The court agreed with the FCC on the cornerstone of its rules -- that the agency has authority to reclassify broadband as a public utility and apply old telephone regulation to broadband -- and it also agreed that the rules should be applied to wireless networks as well as fixed networks like cable-modem and DSL internet service. It also upheld the FCC's authority to intervene in commercial disputes between network operators, a first for the agency.
Sounds like a slam dunk, right?
Yet the cable and phone companies, which opposed the FCC's rules, aren't giving up. Their decision to keep fighting signals that the debate over net neutrality will rage on, potentially to the Supreme Court.
The opposition's ammunition: The court's split 2-1 vote and the nearly 70-page dissent from Justice Stephen Williams as a reason to keep the fight alive with an appeal.
"We have always expected this issue to be decided by the Supreme Court," AT&T's general counsel, David McAtee, said in a statement. "And we look forward to participating in that appeal."
What comes next?
AT&T and the other petitioners in the case, which include trade groups for both the cable and wireless industry, have two avenues for their appeal. The first thing they could do is to ask the entire DC circuit appeals court, which consists of 11 justices, to rehear the case. The original case was heard by a panel of three justices. In an "en banc" review, the case would be re-argued in front of the full court. If the case is reheard before the full appeals court, that decision, whatever it may be, can be appealed to the Supreme Court.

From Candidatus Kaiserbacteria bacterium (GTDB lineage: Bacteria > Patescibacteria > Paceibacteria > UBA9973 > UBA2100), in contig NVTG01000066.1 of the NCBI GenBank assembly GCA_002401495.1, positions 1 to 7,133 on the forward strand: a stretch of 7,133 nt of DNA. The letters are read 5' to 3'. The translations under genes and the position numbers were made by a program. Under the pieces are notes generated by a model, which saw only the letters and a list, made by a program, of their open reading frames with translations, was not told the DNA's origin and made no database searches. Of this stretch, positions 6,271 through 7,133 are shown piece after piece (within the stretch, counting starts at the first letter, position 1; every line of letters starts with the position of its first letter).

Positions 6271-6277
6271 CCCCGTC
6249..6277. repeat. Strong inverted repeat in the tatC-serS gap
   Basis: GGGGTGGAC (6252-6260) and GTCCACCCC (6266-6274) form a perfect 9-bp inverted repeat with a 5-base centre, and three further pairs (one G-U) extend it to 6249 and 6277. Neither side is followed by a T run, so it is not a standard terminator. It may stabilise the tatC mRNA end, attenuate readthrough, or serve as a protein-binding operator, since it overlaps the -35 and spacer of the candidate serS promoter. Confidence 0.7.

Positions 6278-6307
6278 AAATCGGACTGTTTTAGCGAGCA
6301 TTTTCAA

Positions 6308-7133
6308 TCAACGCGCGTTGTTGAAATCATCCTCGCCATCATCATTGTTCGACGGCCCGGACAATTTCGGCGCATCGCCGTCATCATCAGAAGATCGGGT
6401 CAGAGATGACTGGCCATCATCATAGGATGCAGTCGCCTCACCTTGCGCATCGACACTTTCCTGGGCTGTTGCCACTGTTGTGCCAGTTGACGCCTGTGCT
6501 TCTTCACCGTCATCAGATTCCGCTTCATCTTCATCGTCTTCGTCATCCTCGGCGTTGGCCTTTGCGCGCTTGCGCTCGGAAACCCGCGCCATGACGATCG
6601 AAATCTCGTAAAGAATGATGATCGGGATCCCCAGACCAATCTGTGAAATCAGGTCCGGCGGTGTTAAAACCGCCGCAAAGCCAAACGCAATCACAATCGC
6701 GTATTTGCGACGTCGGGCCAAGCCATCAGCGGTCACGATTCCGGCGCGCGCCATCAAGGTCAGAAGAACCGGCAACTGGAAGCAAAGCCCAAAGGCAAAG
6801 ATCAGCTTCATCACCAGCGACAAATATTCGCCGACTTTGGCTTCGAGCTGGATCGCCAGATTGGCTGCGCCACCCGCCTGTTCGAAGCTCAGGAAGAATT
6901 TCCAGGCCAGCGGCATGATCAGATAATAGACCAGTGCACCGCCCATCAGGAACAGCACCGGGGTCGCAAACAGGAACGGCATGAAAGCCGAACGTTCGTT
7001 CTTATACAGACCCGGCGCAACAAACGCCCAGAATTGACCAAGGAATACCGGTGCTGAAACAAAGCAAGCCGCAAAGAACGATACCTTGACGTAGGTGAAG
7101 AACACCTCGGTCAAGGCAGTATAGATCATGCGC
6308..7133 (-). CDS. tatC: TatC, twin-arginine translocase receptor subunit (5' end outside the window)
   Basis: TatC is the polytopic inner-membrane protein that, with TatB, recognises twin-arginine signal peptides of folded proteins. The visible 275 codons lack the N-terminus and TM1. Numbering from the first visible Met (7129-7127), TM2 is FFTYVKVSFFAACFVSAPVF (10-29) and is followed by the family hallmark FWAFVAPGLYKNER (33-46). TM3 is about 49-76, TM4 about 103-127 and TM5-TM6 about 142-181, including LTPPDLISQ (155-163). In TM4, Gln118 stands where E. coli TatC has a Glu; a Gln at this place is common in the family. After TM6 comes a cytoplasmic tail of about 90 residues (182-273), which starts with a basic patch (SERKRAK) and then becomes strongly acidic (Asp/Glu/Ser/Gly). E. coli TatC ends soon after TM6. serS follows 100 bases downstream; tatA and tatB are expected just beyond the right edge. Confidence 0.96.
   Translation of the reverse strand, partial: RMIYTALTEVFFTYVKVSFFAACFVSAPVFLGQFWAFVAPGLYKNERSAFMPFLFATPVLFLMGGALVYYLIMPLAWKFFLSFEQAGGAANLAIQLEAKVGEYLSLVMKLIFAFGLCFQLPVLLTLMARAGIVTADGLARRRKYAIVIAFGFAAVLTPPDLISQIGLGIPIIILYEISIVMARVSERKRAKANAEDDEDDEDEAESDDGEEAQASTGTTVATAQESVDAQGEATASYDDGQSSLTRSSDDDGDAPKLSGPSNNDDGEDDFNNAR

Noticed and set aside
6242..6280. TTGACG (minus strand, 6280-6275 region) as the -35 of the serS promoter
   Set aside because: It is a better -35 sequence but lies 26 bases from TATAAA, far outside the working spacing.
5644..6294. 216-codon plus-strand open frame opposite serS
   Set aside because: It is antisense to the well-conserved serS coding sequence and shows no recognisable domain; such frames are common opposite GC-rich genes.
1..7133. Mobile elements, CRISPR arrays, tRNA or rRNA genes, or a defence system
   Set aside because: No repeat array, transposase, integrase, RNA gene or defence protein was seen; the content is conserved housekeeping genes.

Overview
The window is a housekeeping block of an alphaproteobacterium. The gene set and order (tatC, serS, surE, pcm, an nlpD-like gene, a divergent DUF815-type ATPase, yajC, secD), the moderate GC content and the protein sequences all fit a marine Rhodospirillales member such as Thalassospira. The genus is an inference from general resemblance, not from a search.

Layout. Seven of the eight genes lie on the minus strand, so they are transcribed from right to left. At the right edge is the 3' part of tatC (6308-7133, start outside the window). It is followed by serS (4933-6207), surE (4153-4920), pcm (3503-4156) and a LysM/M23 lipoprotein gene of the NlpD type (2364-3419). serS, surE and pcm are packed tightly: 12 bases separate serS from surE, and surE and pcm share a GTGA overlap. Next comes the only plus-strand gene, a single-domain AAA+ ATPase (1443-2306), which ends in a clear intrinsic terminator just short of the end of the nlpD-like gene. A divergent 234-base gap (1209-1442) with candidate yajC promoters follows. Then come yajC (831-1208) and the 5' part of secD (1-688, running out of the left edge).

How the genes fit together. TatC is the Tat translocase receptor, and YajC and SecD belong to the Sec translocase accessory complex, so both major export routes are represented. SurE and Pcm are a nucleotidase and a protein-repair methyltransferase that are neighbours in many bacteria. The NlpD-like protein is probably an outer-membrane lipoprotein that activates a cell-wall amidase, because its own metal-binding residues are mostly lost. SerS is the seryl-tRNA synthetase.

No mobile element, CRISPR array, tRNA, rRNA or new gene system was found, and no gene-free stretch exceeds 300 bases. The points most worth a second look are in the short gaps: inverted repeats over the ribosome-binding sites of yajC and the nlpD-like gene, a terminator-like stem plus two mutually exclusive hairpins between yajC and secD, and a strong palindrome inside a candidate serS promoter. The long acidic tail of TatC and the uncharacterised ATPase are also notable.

The other option for the cable and phone companies is to bypass the appeals court and appeal directly to the Supreme Court. This is likely the riskier move, since a rejection from the Supreme Court would leave the industry no other options for appeal.
It's unclear which avenue the cable and phone companies will take in the fight. Experts say getting either court to take the case is likely an uphill battle. The FCC's net neutrality regulations and the issue of whether the agency has authority to impose such rules has been before the DC Circuit court three times already in the past decade.
"The issues in this case are of great importance to the public and the national economy," said Paul Werner, a partner and co-head of litigation at the law office of Sheppard Mullin in Washington, DC. "But the US Supreme Court just doesn't take that many cases. I'd say the odds are about fifty-fifty."
Still, experts say the petitioners in the case have nothing to lose in appealing the decision, even if it is a long shot.
"If I were AT&T's lawyer, I'd have to take the shot and see what happens," said Daniel Lyons, professor of law at Boston College. "But if I were a betting man, I wouldn't put money on a court taking the appeal."
One thing is certain, the legal wrangling will likely continue for at least the next six months and could drag on into 2017. In the meantime, the FCC's net neutrality rules will continue to be the law of the land and the agency will continue to flex its regulatory muscle.
Using its authority under the new classification of broadband, the FCC is already teeing up a set of privacy regulations for internet service providers that could be voted on as soon as this summer.